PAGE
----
4. Right good write up of the wonderful Fresh Faves this week.

  5. Great reviews with extraordinary detai. Good work Andy.

  6. Morning Andy,

    Thank you for the great review of our track ‘Bluebird’… we are honoured to be amongst these other artists, now we just need Sheen and Tennants numbers (and a script writer) to get the Gorstey biopic done!!! You have made our week with those kind words, have a great day…

    Russ & Michael,

  7. Brilliant reviews – great info & – as stated above – highly entertaining!

    Excellent tracks – the Listening Post continues to have an unbelievably high standard of music each week; so massive congrats ALL for making these Fresh Faves!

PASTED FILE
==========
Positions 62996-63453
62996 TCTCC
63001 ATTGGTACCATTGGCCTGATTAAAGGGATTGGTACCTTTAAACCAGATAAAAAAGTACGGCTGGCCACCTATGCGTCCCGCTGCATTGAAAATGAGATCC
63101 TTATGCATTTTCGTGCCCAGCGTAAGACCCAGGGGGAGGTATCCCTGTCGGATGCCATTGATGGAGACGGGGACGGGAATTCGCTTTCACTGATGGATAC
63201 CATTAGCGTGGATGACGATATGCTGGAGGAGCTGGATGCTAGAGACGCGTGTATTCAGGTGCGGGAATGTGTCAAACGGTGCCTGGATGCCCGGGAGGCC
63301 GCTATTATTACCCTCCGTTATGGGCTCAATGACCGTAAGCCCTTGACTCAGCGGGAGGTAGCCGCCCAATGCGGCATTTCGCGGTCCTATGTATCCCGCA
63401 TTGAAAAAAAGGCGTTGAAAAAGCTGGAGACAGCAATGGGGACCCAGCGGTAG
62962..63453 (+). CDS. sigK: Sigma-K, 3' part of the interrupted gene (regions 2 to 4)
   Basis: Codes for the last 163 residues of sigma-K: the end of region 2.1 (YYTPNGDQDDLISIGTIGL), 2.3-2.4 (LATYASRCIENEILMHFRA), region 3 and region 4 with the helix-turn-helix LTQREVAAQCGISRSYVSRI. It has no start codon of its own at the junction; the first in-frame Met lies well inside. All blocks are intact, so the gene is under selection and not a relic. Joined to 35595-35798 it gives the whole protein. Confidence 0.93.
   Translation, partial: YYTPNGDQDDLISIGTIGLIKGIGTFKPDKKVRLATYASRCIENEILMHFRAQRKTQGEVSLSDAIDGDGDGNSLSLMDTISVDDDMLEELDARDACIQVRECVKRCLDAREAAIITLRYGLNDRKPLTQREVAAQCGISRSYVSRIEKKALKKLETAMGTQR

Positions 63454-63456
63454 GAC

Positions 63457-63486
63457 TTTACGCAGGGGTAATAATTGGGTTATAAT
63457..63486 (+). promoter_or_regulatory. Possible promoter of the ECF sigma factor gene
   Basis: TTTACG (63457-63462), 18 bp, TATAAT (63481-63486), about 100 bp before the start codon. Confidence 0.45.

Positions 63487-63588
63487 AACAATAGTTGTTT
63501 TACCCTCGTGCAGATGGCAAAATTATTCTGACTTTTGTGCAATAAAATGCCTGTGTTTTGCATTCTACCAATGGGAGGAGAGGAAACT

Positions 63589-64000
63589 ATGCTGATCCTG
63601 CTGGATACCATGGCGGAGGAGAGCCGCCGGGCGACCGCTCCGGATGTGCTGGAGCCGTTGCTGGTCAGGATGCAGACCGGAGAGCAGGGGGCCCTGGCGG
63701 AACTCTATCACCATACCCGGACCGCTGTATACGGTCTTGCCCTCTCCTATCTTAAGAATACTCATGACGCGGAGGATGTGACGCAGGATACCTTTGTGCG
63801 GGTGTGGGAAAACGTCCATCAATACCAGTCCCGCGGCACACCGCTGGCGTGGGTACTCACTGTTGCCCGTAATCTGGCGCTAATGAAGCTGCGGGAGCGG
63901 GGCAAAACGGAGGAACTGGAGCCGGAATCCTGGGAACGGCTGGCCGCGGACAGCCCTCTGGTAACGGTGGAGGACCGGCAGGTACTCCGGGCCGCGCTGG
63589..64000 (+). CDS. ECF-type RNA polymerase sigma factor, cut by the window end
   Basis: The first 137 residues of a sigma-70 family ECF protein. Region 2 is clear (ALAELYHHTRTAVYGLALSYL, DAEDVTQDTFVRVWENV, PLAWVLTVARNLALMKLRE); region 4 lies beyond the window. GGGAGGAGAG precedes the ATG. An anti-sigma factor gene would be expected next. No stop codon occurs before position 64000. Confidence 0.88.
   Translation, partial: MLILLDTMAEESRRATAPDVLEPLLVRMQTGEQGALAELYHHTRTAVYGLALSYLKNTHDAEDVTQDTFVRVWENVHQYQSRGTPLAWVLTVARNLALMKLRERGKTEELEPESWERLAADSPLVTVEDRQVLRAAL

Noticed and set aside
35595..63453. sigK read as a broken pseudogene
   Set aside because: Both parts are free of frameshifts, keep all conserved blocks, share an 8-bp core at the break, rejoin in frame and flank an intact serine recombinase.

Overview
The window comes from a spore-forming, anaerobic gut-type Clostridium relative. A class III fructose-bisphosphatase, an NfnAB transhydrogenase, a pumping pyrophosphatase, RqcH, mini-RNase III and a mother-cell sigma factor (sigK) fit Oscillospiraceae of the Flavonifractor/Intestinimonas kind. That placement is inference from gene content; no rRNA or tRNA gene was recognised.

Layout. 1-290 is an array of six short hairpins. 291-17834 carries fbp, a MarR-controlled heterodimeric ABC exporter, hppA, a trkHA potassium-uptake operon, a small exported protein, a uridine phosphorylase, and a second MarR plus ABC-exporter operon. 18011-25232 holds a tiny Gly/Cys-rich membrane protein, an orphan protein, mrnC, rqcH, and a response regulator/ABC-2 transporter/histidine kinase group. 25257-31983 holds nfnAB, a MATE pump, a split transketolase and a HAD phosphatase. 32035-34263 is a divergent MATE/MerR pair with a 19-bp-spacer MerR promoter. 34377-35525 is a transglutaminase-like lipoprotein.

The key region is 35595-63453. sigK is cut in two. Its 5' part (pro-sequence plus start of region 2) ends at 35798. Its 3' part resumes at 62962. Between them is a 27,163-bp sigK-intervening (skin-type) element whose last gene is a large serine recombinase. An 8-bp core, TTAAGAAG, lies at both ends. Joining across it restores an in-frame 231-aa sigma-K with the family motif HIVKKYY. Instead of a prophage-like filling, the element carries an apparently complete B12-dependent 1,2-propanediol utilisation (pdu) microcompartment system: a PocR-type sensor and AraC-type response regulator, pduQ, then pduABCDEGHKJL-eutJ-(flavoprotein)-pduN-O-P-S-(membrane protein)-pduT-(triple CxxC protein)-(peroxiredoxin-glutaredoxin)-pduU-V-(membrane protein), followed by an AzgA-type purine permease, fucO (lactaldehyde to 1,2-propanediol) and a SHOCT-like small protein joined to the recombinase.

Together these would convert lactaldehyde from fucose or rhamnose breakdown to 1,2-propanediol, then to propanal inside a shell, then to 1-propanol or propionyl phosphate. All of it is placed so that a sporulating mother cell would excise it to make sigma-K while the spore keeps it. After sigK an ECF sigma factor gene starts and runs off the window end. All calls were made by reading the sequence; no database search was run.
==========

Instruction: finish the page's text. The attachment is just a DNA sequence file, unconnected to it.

8. Wow Andy, thanks for the lovely write-up! Absolutely love the image of my song as a frisky springer spaniel. It’s an honour to be in such talented company – I’m particularly enjoying the rural / nature theme shared with the wonderful work by Folkatron Sessions and Helefonix ft. Ian McMillan. Great work all!

  9. I am so excited to be listed here – a long time peruser of the Fresh Faves and a first time making the cut! Incredibly grateful for your kind and thoughtful review of the song – it means a lot to see that you’ve really taken the time to listen and absorb and I am very pleased that you enjoyed it. Looking forward to delving deeper into the other tracks here – a veritable banquet.

  10. Some exceptional stuff here and excellently illustrated by Andy’s reviews.

  11. Hugh Gillan

    Great reviews Andy